As I was writing the blog post "The purpose of life, the universe and everything" I realized that the answer to such an important question should be based on what I knew with certainty, and not on commonly held assumptions or theories or illusions.

There's only one thing of which I can be certain, so I made that the basis for my argument.

Then, after <embarrassing number of> minutes spent searching for an earlier post that I thought I had written on the subject, I decided I might not have written what I thought I'd written. It might have been another illusion.

So I wrote this.

And then I spent <embarrassing number of> minutes of my existence trying to decide whether to incorporate this into "The purpose of life, the universe, and everything" or making it a separate post, I decided to solve it with "Coin Flip" as I recommended to myself, here.

I did, in fact, write about the things that I learned from reading Sam Harris' book Waking Up. But I seem to have failed to write one of the most important points. So here's my do-over.
  1. If you examine something carefully and it changes into something different, then what you started to examine was an illusion.
  2. We know that the human perception system is subject to all kinds of illusions.
  3. We know that the way we perceive reality is based on a set of illusions. Each of our eyes gets a slightly different 2D image and our brain combines them to tell us that there is a 3D world "our there." There may be such a world, but we don't perceive it. Instead, we see an illusion created by our eyes and nervous system.
  4. The ONLY thing that can't be an illusion is my in-the-moment experience of my own consciousness. If I'm not conscious, right now, then there's nothing there to be tricked into experiencing conscious.
  5. Anything else CAN be an illusion. In another post I argue that it MUST be.
Some other observations:
  1. Most of the things that I do, I do automatically, without being conscious of doing them or having intended to do them. I say that they are done by my "conditioned self."
  2. My experience of "waking up" is the sudden transition to being "conscious of being conscious." But what was the earlier state? Conscious, but unconscious of being conscious? Unconscious? I don't know. I can only be sure of "conscious of being conscious" and only when I am in that state.
  3. My memories of having been more or less conscious at other times could all be illusions 
  4. The only thing I can be certain of is my present consciousness. Assuming that I am conscious.
  5. The "self," the "thing" that I perceive as being conscious could be an illusion. The BIG IDEA from Harris was this: after experiencing "waking up" see what I feel is now awake, and see whether it might also be an illusion.
  6. My experience: every time I carry out that last step, looking inward to "the thing that is conscious" I discover myself looking outward, at the world around me.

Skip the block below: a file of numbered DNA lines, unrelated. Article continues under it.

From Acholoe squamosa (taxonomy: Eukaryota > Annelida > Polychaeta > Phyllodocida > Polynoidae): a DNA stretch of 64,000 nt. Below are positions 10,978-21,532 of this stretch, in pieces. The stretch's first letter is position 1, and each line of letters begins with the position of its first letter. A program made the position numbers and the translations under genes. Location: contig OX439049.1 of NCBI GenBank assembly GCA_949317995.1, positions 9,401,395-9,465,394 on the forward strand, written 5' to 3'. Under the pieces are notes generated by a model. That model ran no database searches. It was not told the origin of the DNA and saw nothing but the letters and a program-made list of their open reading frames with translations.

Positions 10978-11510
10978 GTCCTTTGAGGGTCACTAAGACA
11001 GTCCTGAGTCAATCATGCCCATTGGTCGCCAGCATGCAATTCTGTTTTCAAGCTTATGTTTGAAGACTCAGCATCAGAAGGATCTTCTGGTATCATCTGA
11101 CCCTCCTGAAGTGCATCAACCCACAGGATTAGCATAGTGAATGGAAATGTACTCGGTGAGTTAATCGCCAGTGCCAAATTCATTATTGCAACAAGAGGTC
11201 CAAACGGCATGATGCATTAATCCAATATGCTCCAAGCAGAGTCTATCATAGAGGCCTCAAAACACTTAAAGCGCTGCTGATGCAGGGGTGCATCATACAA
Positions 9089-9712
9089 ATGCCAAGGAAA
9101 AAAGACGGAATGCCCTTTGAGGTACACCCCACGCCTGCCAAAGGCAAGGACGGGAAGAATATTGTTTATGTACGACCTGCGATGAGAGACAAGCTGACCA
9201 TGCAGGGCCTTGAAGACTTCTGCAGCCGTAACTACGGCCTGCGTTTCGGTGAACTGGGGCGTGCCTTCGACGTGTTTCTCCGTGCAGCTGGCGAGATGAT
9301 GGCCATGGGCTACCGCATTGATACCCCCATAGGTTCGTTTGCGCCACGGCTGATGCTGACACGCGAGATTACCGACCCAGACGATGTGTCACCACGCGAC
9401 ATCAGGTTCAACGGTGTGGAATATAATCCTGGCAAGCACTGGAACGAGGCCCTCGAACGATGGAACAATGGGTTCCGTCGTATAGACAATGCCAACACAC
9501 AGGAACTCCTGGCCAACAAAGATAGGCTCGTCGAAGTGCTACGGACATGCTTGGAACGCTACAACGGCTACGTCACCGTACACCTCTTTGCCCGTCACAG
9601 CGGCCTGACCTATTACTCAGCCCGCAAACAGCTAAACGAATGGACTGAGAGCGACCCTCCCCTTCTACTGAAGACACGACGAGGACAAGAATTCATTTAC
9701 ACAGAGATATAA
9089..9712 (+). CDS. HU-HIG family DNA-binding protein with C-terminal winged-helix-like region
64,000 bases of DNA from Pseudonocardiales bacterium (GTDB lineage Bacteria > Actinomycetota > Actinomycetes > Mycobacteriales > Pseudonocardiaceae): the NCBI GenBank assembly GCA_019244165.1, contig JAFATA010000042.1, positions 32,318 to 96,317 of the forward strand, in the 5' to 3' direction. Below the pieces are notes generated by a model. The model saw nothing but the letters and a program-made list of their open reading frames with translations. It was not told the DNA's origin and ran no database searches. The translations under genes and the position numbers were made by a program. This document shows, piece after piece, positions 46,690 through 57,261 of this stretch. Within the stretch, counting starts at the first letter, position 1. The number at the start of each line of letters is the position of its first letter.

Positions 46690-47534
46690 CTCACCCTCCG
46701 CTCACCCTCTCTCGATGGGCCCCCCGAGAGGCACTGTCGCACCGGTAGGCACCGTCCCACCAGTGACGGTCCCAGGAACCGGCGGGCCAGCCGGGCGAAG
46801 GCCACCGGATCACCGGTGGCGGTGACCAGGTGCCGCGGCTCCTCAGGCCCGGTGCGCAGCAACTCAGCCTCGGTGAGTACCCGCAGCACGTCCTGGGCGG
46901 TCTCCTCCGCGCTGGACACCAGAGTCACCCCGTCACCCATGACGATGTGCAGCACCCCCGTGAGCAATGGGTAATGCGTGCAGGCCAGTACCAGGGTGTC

All that seems to have required me to write this, so that I can post this.


Good enough for an audience of one

I'd like to be like Scott Alexander. He's one of my personal heroes. He writes long, thoughtful, meticulously researched posts at his blog SlateStarCodex. But as near as I can tell, I'm not.

There are a lot of other writers who I admire, and who I sometimes wish to be. But near as I can tell, I'm not any of them.

(But if Andy Weir, author of "The Maritan" is right, in this story, I might be all of them. Wouldn't that be cool?)

But being me is not a bad thing to be. It's actually pretty good. But it's sometimes frustrating.

When a friend writes me an email that prompts a response I'll drop everything and spend a large block of time researching, thinking, and writing a long, meticulously worded reply. Not up to the standard of one of Scott's posts. But not total crap.

Why don't I post them?

I just asked myself that question, and here's what I told myself:

"Good enough for an email back, but not good enough to post."

For who? I have no audience. I'm just an ordinary guy who likes to write and tries to figure out the kinds of things that ordinary guys try to figure out, like The purpose of life, the universe, and everything.

Which was also not good enough to post until I wrote "The only thing that I can be certain of."

Which was also not good enough to post, so had to write this and figure out how to give myself permission to post it.

For who?

The answer has to be: I need to post for me. Only me. Period.

As of right now, the standard for what goes on this blog is being revised. Down. Dramatically down.

I'd rather post more stuff with lower quality.

I'd rather long, thoughtful, meticulously researched posts than anything else. But I'd rather post more than less.

Writing is the way that I get thinking done.

Writing makes me happy.

Having determined what I believe The purpose of life, the universe, and everything to be, my personal contribution to that purpose is writing and posting

So, time to post.

Nov 30, 2016

Flip a coin

I just read an essay that may turn out to be one of the more important things I've read.

The title is: How To Choose.

The subtitle: "When your reasons are worse than useless, sometimes the most rational choice is a random stab in the dark"

The short form: faced with a decision, it's easy to get rid of choices that are obviously stupid and wrong. But because of cognitive problems, when we choosing among non-stupid options we are more likely to be driven by bad reasons than good ones.

Huh?

But, yes. It makes sense.